Ents, Elves, and Eriador: The Environmental Vision of J.R.R. Tolkien

Ents, Elves, and Eriador: The Environmental Vision of J.R.R. Tolkien

Ents, Elves, and Eriador: The Environmental Vision of J.R.R. Tolkien

Ents, Elves, and Eriador: The Environmental Vision of J.R.R. Tolkien

Synopsis

Many readers drawn into the heroic tales of J. R. R. Tolkien's imaginary world of Middle-earth have given little conscious thought to the importance of the land itself in his stories or to the vital roles played by the flora and fauna of that land. As a result, The Hobbit, The Lord of the Rings, and The Silmarillion are rarely considered to be works of environmental literature or mentioned together with such authors as John Muir, Rachel Carson, or Aldo Leopold. Tolkien's works do not express an activist agenda; instead, his environmentalism is expressed in the form of literary fiction. Nonetheless, Tolkien's vision of nature is as passionate and has had as profound an influence on his readers as that of many contemporary environmental writers. The burgeoning field of agrarianism provides new insights into Tolkien's view of the natural world and environmental responsibility. In Ents, Elves, and Eriador, Matthew Dickerson and Jonathan Evans show how Tolkien anticipated some of the tenets of modern environmentalism in the imagined world of Middle-earth and the races with which it is peopled. The philosophical foundations that define Tolkien's environmentalism, as well as the practical outworking of these philosophies, are found throughout his work. Agrarianism is evident in the pastoral lifestyle and sustainable agriculture of the Hobbits, as they harmoniously cultivate the land for food and goods. The Elves practice aesthetic, sustainable horticulture as they shape their forest environs into an elaborate garden. To complete Tolkien's vision, the Ents of Fangorn Forest represent what Dickerson and Evans label feraculture, which seeks to preserve wilderness in its natural form. Unlike the Entwives, who are described as cultivating food in tame gardens, the Ents risk eventual extinction for their beliefs. These ecological philosophies reflect an aspect of Christian stewardship rooted in Tolkien's Catholic faith. Dickerson and Evans define it as "stewardship of the kind modeled by Gandalf," a stewardship that nurtures the land rather than exploiting its life-sustaining capacities to the point of exhaustion. Gandalfian stewardship is at odds with the forces of greed exemplified by Sauron and Saruman, who, with their lust for power, ruin the land they inhabit, serving as a dire warning of what comes to pass when stewardly care is corrupted or ignored. Dickerson and Evans examine Tolkien's major works as well as his lesser-known stories and essays, comparing his writing to that of the most important naturalists of the past century. A vital contribution to environmental literature and an essential addition to Tolkien scholarship, Ents, Elves, and Eriador offers both Tolkien fans and environmentalists an understanding of Middle-earth that has profound implications for environmental stewardship in the present and the future of our own world.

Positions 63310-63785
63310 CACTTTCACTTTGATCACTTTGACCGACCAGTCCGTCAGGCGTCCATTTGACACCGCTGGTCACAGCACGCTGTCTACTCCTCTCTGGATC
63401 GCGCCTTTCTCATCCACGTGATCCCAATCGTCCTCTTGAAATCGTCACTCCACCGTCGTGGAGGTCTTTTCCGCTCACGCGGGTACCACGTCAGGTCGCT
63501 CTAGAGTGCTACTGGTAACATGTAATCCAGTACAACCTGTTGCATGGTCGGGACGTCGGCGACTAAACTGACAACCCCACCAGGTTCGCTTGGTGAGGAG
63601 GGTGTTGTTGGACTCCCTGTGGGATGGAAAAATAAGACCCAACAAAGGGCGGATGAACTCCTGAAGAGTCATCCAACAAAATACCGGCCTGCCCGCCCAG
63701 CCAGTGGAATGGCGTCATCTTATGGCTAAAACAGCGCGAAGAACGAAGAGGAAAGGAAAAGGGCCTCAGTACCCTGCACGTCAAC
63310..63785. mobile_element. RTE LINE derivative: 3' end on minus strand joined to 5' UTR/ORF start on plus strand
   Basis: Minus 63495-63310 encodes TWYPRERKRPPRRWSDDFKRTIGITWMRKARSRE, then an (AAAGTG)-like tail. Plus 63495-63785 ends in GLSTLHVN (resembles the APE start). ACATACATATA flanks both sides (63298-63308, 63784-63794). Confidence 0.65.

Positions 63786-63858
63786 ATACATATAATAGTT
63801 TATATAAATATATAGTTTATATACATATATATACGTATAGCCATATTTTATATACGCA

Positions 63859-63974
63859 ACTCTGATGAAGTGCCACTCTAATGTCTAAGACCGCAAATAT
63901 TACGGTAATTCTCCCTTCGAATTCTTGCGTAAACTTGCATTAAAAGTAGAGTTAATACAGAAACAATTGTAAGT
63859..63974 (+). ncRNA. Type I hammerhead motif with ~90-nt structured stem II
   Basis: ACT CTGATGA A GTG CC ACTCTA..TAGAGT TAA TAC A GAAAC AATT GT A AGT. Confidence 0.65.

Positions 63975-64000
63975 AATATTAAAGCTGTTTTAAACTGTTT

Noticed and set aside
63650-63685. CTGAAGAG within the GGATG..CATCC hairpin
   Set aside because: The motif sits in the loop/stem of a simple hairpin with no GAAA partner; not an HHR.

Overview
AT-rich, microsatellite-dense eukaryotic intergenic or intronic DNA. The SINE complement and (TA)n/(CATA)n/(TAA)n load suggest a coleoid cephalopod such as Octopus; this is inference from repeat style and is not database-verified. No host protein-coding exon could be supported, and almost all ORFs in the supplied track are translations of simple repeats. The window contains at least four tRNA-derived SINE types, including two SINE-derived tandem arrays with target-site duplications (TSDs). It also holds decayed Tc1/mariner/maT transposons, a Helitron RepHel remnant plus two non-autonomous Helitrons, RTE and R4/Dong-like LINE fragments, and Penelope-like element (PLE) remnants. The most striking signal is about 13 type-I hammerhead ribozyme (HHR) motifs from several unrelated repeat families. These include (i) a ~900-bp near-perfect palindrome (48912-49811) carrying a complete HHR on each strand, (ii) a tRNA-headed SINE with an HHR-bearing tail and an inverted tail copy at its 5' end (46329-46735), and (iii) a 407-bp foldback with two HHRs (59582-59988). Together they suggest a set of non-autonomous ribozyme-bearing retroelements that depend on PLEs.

Excerpt

Over the past several decades, a form of literary scholarship has evolved that is now commonly referred to as ecocriticism. This approach to the dialogue between literature and the natural world seems, in retrospect, to have tracked fairly closely with certain phases in the environmental movement. It grew originally out of the study of “nature writing”— Thoreauvian nonfiction in which solitude amid wild landscapes was one central theme. Authors such as John Muir, Aldo Leopold, and Edward Abbey came to be prized not only because of their tangy voices but also because of their strong advocacy for preserving wilderness. The work of these writers and others like them strongly influenced the passage of the 1964 Wilderness Act. Readers of Rachel Carson were similarly influenced by her courage in decrying the toxicity in our manufacturing and agricultural practices and by the relevance of her writing to the formation of such regulatory agencies as the Environmental Protection Agency and to such legislation as the Clean Water and Clean Air acts. More recently, Native American writers like Leslie Marmon Silko and Joseph Bruchac have powerfully conveyed indigenous perspectives on nature to a broad audience. Their work has called into question some of the assumptions of the wilderness movement, as well as contributed to a growing emphasis on racial equity and environmental justice within the discourse of ecocriticism.

Beyond these key instances in which literature and activism have become intertwined, there are a couple of emerging developments that are well represented in Ents, Elves, and Eriador. Matthew Dickerson and Jonathan Evans’s admirable study of J. R. R. Tolkien participates in an extension of the ecocritical inquiry to literature that has not been closely associated with the environmental movement and that may, in fact, have considerably predated it. Scholars are returning to such canonical authors as William Shakespeare, John Milton, Walt Whitman, Emily Dickinson, and Alfred, Lord Tennyson in poetry, and George Eliot and . . .

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